Monsters are meant to scare. That’s obvious, even if the actual mechanics of fright aren’t. Wandering the hastily-assembled aisles of whatever seasonal Halloween superstore has set up shop in a vacant strip mall near you, the few truly frightening costumes (distinct from the ones that are gross, sexy, or Pikachu) lean on the concept of body horror. Masks of fake flesh contort human features into a suggestion of torturous pain and creeping danger. They frighten because they occupy the “uncanny valley,” that nowhere place between the alien and the familiar. The problem with these masks is that they become less scary the more you look at them: a visage that might make you jump when it first emerges out of the darkness, once scrutinized, has a certain floppiness to it; the blood streaming from the eyes is sticky and reflective, the stitches fastening the lips together have been painted on with a makeup brush. Once the initial jump-scare has been achieved, what is left? For a writer, the problem is even more magnified. Once a monster is described, how long can it continue to horrify?
Robert Louis Stevenson, in The Strange Case of Dr Jekyll and Mr Hyde, deftly side-steps this diminishing-returns problem by invoking every novelist’s most important ally: the reader’s imagination. When Mr Utterson (the lawyer who plays detective in the book) first hears about a man bowling over a young girl in the street, he asks for a physical description. “There is something wrong with his appearance; something displeasing, something downright detestable,” the man who first observed Hyde tells Utterson, “He gives a strong feeling of deformity, although I couldn’t specify the point. He’s an extraordinary-looking man, and yet I really can name nothing out of the way.”
Even once Utterson has come face-to-face with Hyde, the particulars of his monstrous appearance remain vague. Hyde has “the face of a man who was without the bowels of mercy.” The look of him “went somehow strongly against the watcher’s inclination.” There is “something troglodytic” about him, something “ghastly,” a “haunting sense of unexpressed deformity.” The concrete descriptions that come are far less dramatic: he is a “little man,” “pale and dwarfish” and wearing “a displeasing smile.” All of this adds up to a portrait that is distinctly human, but which nonetheless maintains an aura of the obscene.
Compare to the myriad ways that Hyde has been portrayed in movies. Spencer Tracy’s 1941 version has a face riddled with wrinkles, a shock of black hair, and distressingly large teeth that chatter with mania. The 1990 transformation of Michael Caine is illustrated by fleshy lumps traveling under his skin, granting him superlative strength while at the same time twisting him into a sickly homunculus. And then there’s the CGI version voiced by the British comedian Robbie Coltrane in 2004’s Van Helsing: a wise-cracking ogre who towers over even the Australian Adonis Hugh Jackman and puts cigars out on his tongue.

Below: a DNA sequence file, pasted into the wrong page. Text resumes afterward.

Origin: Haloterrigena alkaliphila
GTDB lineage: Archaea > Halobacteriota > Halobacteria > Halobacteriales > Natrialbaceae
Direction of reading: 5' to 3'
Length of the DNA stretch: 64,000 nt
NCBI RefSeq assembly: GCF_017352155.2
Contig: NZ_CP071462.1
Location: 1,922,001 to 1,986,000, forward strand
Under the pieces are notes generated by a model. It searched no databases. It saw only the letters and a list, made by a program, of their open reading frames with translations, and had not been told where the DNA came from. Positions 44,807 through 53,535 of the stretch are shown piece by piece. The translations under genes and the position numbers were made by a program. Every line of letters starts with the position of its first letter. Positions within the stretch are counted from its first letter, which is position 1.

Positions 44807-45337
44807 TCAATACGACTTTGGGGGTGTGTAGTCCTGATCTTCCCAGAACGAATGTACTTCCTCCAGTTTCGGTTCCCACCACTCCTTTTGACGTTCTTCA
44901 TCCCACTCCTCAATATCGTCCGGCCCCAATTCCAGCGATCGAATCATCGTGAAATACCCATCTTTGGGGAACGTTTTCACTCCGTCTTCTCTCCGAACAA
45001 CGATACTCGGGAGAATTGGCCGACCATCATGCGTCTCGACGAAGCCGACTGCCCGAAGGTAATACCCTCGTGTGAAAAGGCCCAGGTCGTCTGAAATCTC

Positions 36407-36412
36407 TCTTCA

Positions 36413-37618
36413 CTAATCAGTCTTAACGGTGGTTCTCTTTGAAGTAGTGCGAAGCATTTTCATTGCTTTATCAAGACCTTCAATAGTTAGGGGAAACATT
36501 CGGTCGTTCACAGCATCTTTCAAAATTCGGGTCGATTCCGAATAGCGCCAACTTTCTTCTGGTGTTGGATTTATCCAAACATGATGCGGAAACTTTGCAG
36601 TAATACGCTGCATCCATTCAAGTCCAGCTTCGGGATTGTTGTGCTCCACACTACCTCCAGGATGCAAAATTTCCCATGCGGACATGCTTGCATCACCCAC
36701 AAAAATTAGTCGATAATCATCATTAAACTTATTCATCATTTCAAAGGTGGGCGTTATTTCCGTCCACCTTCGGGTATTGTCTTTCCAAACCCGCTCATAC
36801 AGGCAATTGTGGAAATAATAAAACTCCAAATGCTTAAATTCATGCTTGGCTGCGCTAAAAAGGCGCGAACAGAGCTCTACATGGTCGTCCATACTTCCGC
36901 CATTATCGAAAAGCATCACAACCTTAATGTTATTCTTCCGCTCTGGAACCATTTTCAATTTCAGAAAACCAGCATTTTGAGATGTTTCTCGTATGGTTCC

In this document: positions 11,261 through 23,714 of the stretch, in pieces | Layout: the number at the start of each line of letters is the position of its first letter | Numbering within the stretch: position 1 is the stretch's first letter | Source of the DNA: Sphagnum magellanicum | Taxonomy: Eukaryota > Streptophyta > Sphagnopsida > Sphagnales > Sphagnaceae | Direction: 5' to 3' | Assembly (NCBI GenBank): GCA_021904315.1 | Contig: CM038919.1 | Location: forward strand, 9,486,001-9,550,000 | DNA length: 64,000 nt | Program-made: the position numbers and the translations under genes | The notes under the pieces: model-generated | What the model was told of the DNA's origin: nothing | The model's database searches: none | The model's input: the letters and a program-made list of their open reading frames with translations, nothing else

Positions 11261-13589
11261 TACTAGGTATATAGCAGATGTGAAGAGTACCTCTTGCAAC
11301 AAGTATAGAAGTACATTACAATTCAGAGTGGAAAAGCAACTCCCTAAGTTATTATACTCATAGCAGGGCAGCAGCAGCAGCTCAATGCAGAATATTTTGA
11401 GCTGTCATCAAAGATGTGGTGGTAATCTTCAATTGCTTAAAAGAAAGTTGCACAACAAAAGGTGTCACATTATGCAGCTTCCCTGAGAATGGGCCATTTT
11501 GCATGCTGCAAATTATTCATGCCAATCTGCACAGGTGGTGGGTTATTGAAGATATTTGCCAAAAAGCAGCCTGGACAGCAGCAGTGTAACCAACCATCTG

All three versions are more typically monstrous then what Stevenson offers. Their bodies are distorted as effectively as the technology of the time allowed, the physicality of each evoking fear even before they have begun wreaking havok. Stevenson, of course, works far more subtly. The clearest side-by-side comparison he offers between Jekyll and Hyde is through the hand, how Jekyll’s, “professional in shape and size; it was large, firm, white and comely,” transitions into a fist “lean, corded, knuckly, of a dusky pallor and thickly shaded with a smart growth of hair.” Hyde is a very different type of man than Jekyll, but he is still a man. What makes him a monster is his temper, his cruelty, the joy he takes in beating a man to death in the street. And what is scariest is not Hyde, but the pleasure Jekyll takes in becoming him. “I knew myself, at the first breath of this new life, to be more wicked, tenfold more wicked” he writes to Utterson, “and the thought, in that moment, braced and delighted me like wine.”
The Jekyll/Hyde dynamic endures in pop culture because it speaks to the idea that, as Jekyll himself puts it, “man is not truly one, but truly two.” It is the story of something hideous lurking behind the eyes of every person you pass on the street, and it finds its expression in the inexplicable murders and atrocities that have the power to make the rest of the world stop. The terror of Hyde, scarier than any mask smeared with red corn syrup, is there we each harbor a latent evil that, once leant expression, becomes uncontainable.
Botnik is a community of programmers and humorists that applies machine learning to create memes and riffs on cultural touchstones, and I’ve become far too invested in their work. What they make is always charmingly goofy (like today’s postcard that reads: “Halloween is a holiday for St. Costume, lasting 8 hours and endangering the island”), but it occassional rises to a level of surreal derangement that’s incredibly engrossing. Take this script their algorithm produced after being fed episodes of the medical comedy Scrubs. “Sometimes you have to break a patient to help yourself” J.D. says. The patient replies, “Does that chart tell you that my mom hated the ocean doctor?”
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